Initially, I must address petitioners’ reply.  The purpose of a reply is to respond to new material or affirmative defenses set forth in an answer (8 NYCRR §§275.3 and 275.14).  A reply is not meant to buttress allegations in the petition or to belatedly add assertions that should have been in the petition (Appeal of a Student with a Disability, 46 Ed Dept Rep 540, Decision No. 15,589; Appeal of E.P. and D.P., 46 id. 390, Decision No. 15,542; Appeals of Cass, et al., 46 id. 321, Decision No 15,521).  Therefore, while I have reviewed the reply, I have not considered those portions containing new allegations or exhibits that are not responsive to new material or affirmative defenses set forth in the answer.

A party whose rights would be adversely affected by a determination of an appeal in favor of a petitioner is a necessary party and must be joined as such (Appeal of G.H.L., 46 Ed Dept Rep 571, Decision No. 15,598; Appeal of Doe, 46 id. 483, Decision No. 15,571; Appeal of Johnson, 46 id. 432, Decision No. 15,555).  Joinder requires that an individual be clearly named as a respondent in the caption and served with a copy of the notice of petition and petition to inform the individual that he or she should respond to the petition and enter a defense (Appeal of G.H.L., 46 Ed Dept Rep 571, Decision No. 15,598; Appeal of Doe, 46 id. 483, Decision No. 15,571; Appeal of Johnson, 46 id. 432, Decision No. 15,555).  Although petitioners allege wrongdoing by individual board members and seek relief against them, they were not named as respondents nor were they served in accordance with §275.8(a) of the Commissioner’s regulations.  Therefore, to the extent that petitioners seek removal or discipline of individual board members, the appeal must be dismissed for failure to join them as necessary parties.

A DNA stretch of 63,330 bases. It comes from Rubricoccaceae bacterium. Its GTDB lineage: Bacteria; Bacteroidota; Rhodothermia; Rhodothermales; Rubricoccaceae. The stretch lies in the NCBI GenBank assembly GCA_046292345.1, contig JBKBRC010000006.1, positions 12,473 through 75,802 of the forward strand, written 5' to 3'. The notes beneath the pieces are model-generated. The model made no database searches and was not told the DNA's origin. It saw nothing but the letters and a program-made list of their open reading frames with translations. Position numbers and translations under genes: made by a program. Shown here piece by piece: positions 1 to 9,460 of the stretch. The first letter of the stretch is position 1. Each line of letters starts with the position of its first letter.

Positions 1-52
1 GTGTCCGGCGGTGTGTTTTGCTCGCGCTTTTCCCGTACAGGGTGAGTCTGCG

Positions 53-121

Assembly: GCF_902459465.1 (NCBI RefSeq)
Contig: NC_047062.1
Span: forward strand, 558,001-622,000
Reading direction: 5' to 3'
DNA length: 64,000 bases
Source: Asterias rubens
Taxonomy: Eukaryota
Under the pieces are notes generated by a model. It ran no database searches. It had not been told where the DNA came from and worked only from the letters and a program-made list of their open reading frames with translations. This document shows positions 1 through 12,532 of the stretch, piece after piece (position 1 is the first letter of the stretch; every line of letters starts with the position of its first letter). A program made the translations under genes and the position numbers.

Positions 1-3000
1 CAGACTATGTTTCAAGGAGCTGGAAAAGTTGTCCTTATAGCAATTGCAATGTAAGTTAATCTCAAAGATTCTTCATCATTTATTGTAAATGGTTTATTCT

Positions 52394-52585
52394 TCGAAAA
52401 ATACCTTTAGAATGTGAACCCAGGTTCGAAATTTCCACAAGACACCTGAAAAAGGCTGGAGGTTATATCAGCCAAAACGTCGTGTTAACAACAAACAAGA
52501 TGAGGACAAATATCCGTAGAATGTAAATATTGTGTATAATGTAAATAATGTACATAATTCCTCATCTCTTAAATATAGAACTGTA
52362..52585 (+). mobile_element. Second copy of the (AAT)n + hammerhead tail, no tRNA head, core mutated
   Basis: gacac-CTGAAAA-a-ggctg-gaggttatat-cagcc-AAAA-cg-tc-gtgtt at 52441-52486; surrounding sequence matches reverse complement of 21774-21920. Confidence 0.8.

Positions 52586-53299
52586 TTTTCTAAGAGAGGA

The Commissioner will only decide matters in actual controversy and will not render a decision on a state of facts which no longer exist or which subsequent events have laid to rest (Appeal of Tine, 46 Ed Dept Rep 579, Decision No. 15,600; Appeal of N.C., 46 id. 358, Decision No. 15,532; Appeal of Lombardo, 46 id. 282, Decision No. 15,508).  The interim superintendent is no longer employed as such by respondent.  Therefore, petitioners’ request for his removal must be dismissed as moot.